A Biblical Theology of Death
Despite all the modern medical advances that have extended the life expectancy of so many of us, death remains an incurable disease. It affects everyone’s lives in some form or fashion, which is why the church can’t shy away from the subject. We must deal with death personally, shepherding our hearts to avoid the dangers of fear and despair. We must deal with death congregationally, comforting one another with truth and challenging one another to faith. We must deal with death publicly, demonstrating the hope of Christ and sharing the Gospel to the world.
All this begs the question, are you prepared to deal with the death? Are you prepared to comfort the bereaved as they grieve the loss of a loved one? Are you prepared to be a testimony to the world through your response to death?
In 1 Thessalonians 4:13, Paul told the church in Thessalonica that he did not want them to be uninformed about their fellow church members who had died. Paul knew that if this young congregation was going to properly deal with death, it needed to understand the reality of death. The same is true for us today. As a church, the way we deal with death must be informed by a biblical understanding of the subject. The way we die, minister to the dying, comfort the bereaved, and do funerals must be driven by our theology. This is an area of ministry that we cannot avoid, which is why we must be informed enough to deal with it. As Paul put it, we can’t face death “uninformed.”
Thankfully, when we turn to the Scriptures, the Bible answers all of our deepest questions about death. For instance, the Bible answers the question, “What is death?” by describing three categories of death:
- Physical death is how the Bible describes separation of body and soul (James 2:26).
- Spiritual death is how the Bible describes personal separation from God (Eph 2:1).
- Eternal death is how the Bible describes eternal separation from God (2 Thess 1:9).
Additionally, the Bible answers the question, “Why does death occur?” by teaching that death is the result of sin (Rom 5:12). Spiritual death (temporal separation from God) is the immediate consequence of sin (Gen 2:17; Eph 2:1). Physical death (separation of body and soul) is the material consequence of sin (Ezek 18:4; James 1:15). Eternal death (eternal separation from God) is the eternal/ultimate consequence of sin (Rom 6:23).
Dealing with the personal reality of death, the Bible answers the question, “When will I die physically?” by teaching that God is sovereign over the circumstances of our death. Every breath that we have from God is a gift and He will decide when we take our last breath (Job 12:10). No one decides the moment of their death, for the timing of death is always in the hands of God (1 Sam 2:6; Mt 10:28). Because God is in control, not you, you cannot add a moment to your life or escape death (Matt 6:27; Heb 9:27). Our lives are in the hands of God, which is the safest place we could ever be.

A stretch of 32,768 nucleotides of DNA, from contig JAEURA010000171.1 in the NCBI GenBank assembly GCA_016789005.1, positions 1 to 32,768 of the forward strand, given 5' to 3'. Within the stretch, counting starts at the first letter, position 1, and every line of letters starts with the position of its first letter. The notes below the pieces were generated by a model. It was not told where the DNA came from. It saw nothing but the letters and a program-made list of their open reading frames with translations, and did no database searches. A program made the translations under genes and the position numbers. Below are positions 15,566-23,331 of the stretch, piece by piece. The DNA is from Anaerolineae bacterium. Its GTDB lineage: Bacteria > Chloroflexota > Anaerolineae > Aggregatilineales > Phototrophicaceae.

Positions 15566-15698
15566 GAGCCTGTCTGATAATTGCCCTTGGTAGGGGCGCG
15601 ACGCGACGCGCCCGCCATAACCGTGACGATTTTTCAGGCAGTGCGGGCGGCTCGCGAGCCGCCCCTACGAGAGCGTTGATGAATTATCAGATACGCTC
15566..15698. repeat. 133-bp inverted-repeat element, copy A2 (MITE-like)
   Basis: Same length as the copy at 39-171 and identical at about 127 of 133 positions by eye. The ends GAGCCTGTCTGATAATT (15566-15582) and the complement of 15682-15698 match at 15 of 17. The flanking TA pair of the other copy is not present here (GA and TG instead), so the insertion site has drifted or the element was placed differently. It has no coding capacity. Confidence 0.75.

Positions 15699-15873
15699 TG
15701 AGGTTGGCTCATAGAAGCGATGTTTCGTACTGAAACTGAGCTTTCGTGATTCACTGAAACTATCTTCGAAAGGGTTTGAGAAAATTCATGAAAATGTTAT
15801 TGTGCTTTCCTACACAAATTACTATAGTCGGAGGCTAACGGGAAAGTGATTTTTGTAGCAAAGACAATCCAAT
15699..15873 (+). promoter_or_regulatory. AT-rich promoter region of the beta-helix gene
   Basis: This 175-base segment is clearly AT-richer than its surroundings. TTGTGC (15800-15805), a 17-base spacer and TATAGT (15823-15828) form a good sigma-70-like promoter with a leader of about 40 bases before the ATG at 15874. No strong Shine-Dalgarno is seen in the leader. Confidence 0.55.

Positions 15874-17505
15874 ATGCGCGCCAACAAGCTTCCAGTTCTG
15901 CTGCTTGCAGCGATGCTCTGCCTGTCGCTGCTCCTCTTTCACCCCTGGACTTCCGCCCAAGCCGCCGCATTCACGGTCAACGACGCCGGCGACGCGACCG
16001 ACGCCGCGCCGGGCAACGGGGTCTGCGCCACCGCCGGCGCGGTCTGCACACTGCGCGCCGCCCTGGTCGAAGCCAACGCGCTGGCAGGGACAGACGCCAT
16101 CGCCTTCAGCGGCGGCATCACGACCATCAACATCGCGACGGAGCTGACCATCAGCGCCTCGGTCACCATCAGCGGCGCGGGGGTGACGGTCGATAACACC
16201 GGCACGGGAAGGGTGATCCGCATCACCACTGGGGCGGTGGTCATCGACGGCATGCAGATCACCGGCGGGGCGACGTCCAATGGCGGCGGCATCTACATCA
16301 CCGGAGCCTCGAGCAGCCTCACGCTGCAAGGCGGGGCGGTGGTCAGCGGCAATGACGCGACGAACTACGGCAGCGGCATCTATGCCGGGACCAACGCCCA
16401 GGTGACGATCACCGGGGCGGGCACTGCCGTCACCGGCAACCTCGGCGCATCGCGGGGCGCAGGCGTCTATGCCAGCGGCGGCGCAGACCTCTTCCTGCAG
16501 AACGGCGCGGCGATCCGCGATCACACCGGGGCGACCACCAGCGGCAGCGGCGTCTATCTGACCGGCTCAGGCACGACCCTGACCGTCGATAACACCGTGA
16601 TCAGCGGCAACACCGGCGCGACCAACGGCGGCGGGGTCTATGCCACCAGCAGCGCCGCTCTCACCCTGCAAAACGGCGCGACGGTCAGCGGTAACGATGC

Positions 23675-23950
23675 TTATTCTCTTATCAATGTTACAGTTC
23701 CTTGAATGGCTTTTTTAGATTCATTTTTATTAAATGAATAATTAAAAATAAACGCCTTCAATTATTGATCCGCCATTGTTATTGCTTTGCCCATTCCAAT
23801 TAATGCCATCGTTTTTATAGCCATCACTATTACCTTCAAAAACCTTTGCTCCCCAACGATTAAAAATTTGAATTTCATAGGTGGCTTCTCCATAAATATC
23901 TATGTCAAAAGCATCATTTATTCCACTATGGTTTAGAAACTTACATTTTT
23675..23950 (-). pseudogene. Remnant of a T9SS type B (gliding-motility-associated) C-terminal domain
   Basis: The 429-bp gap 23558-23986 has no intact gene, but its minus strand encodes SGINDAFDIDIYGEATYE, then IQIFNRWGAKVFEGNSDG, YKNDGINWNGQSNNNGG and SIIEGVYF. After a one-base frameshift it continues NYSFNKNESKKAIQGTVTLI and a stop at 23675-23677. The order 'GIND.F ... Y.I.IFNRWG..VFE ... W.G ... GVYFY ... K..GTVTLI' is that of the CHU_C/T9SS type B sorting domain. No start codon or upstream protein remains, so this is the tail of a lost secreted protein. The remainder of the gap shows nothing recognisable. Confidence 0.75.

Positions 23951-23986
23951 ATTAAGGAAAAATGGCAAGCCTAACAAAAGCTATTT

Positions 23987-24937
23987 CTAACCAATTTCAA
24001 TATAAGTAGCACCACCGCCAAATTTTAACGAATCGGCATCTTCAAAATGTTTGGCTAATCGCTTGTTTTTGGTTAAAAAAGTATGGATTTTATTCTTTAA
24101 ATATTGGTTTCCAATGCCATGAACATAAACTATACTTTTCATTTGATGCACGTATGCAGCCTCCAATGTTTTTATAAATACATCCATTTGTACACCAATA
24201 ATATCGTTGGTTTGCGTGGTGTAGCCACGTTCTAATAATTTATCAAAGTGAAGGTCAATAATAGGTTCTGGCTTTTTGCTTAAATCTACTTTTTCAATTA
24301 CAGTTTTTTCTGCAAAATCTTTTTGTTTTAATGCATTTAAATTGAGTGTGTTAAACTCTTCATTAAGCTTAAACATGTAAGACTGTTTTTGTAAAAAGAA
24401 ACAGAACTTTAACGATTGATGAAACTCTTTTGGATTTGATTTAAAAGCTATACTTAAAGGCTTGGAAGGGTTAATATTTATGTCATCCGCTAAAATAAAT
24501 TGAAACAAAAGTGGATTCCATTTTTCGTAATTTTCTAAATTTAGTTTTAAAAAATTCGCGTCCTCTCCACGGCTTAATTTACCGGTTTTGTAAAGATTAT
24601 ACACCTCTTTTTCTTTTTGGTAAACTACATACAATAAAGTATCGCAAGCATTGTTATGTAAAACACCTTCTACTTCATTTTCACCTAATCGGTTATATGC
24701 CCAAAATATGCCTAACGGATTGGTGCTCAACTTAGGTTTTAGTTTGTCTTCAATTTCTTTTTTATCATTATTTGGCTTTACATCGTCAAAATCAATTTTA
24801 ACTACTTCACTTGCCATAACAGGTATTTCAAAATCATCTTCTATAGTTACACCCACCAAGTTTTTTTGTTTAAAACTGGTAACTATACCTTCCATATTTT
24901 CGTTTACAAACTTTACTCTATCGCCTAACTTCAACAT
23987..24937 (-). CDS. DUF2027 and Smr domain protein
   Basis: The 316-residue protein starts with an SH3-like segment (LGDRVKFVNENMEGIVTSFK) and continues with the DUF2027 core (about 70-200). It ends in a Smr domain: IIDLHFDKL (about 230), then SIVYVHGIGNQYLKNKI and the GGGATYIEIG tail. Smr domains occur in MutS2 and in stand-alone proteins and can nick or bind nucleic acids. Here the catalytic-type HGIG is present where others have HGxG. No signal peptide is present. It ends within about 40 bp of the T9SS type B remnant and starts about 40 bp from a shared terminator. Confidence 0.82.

Finally, the Bible answers the question, “What happens when I die?” by revealing the destiny of every individual. No, not every individual is mentioned by name, but the eternal destination of every soul is knowable based on your response to Christ. The soul of the unbeliever consciously experiences the wrath of God (Luke 16:19-26). The soul of the redeemed passes immediately into the presence of Christ (Luke 23:43; Phil 1:23; 2 Cor 5:8).
Death is a sobering and scary reality, but, as Paul also points out in 1 Thessalonians 4:13, the church faces this reality with hope. Specifically, as we prepare for our own death and grieve the deaths of those we love, the church can be confident in God’s specific promises:
- We have the hope that Christ has taken away the sting death for us (1 Cor 15:54-55).
- We have the hope that Christ will provide us with the grace to deal with death (Phil 1:20).
- We have the hope that Christ will equip us to encourage others to trust God in death (Phil 4:19).
- We have the hope that God will gently care for us in the face of death (Mt 10:19; Psalm 116:15).
- We have the hope that God will one day do away with death completely (Rev 21:4).
- We have the hope that—even in the death of an unbeliever—God is good, just, and trustworthy.
The church has been called to deal with death with confidence in the Lord and comfort for one another. We can only do that when we are informed by the biblical truth about death and armed with a biblical hope in the promises of God.
Paul Shirley is a graduate of The Expositors Seminary and has served as the pastor of Grace Community Church in Wilmington, Delaware since 2011.